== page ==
Are we about to see a ‘ticking debt time bomb’ go off?

Posted On July 7, 2024

Most of us who have had to manage our own finances for any amount of time know by now that carrying and building debt over a long period of time is generally not a good thing.

Unfortunately, it doesn’t appear that our government has ever learned this lesson. It has continued to build debt, through both Republican and Democratic administrations, and economist Connor Lokar believes those chickens will soon be coming home to roost.

Lokar, our guest in the latest episode of “What’s Working with Cam Marston,” says he and his group, ITR Economics, believe we should start to see some improvement in the economy in the short term.

“We really think, after this year, we should get a generally clean runway for growth for the next three to five years after 2024 to round this decade,” he said.

But then, he added, things could get “really interesting.” And he doesn’t think it’ll be affected much either way by the outcome of the 2024 presidential election.

“Really the most consistent theme between parties is that they spend money we don’t have, and they add to the deficit,” he said. “The debt issue is such a known and obvious issue and no one talks about it.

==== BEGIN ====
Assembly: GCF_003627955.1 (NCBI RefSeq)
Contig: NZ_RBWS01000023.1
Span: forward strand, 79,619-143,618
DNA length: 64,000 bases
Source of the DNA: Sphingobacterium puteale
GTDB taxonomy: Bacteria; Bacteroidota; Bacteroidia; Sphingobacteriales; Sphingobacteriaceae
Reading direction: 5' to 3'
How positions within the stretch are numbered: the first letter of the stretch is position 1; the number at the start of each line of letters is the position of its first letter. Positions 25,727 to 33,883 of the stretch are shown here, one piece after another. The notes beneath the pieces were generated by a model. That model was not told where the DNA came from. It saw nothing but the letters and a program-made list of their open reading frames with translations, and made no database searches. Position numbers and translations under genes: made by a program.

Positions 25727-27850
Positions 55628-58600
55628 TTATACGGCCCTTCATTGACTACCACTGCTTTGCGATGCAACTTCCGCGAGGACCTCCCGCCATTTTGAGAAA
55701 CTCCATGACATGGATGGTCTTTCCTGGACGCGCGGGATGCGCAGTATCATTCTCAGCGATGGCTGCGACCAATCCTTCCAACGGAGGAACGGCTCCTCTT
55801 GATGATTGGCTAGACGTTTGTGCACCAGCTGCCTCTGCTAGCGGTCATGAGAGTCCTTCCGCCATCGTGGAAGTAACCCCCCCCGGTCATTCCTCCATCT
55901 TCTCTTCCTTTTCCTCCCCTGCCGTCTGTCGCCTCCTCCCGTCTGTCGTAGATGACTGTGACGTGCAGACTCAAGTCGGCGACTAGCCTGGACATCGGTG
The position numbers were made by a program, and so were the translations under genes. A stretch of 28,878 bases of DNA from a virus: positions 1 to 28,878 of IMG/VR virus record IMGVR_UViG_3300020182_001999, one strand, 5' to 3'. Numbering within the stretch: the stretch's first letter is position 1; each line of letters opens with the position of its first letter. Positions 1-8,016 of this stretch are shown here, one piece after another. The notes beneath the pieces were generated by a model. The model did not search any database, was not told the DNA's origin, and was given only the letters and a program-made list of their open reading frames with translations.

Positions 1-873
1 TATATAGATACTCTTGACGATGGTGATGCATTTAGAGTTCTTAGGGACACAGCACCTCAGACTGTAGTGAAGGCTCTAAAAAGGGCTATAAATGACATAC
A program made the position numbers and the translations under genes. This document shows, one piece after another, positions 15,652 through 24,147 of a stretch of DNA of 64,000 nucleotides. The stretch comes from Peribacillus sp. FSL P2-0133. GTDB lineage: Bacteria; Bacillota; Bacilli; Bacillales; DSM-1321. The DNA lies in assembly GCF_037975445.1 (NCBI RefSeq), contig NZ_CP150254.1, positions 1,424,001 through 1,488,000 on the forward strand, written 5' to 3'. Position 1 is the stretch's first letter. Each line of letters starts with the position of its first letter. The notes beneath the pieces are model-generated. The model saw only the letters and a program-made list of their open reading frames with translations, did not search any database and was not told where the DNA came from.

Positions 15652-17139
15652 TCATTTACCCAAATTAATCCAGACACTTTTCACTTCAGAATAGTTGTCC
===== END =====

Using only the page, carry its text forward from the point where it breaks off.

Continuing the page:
“Our position is essentially that the ticking debt time bomb goes off at the end of the decade.”

With government spending leading to prolonged inflation and retiring Baby Boomers expected to drain Social Security, Lokar said he expects to see a recession – possibly a depression – that will be worse and last longer than the 2008 economic downturn.

What should we be doing about it? Lokar advised business owners and managers to “take some big swings” now to take advantage of what should be a brighter outlook over the next couple of years. Hopefully that will help you weather the storm that he sees coming in 2030.

Could anything keep that storm from coming? Lokar is doubtful, but says artificial intelligence could help by increasing productivity and improving the healthcare climate. But he doesn’t think it’ll be enough.

“We think we’re pretty firmly on this track,” he said. “We’ve been saying this for over 10 years. Everything we thought would go bad has gone worse than we thought. We do not think there’s any dodging this tanker at this point.”

Categories: Blog, What's Working with Cam Marston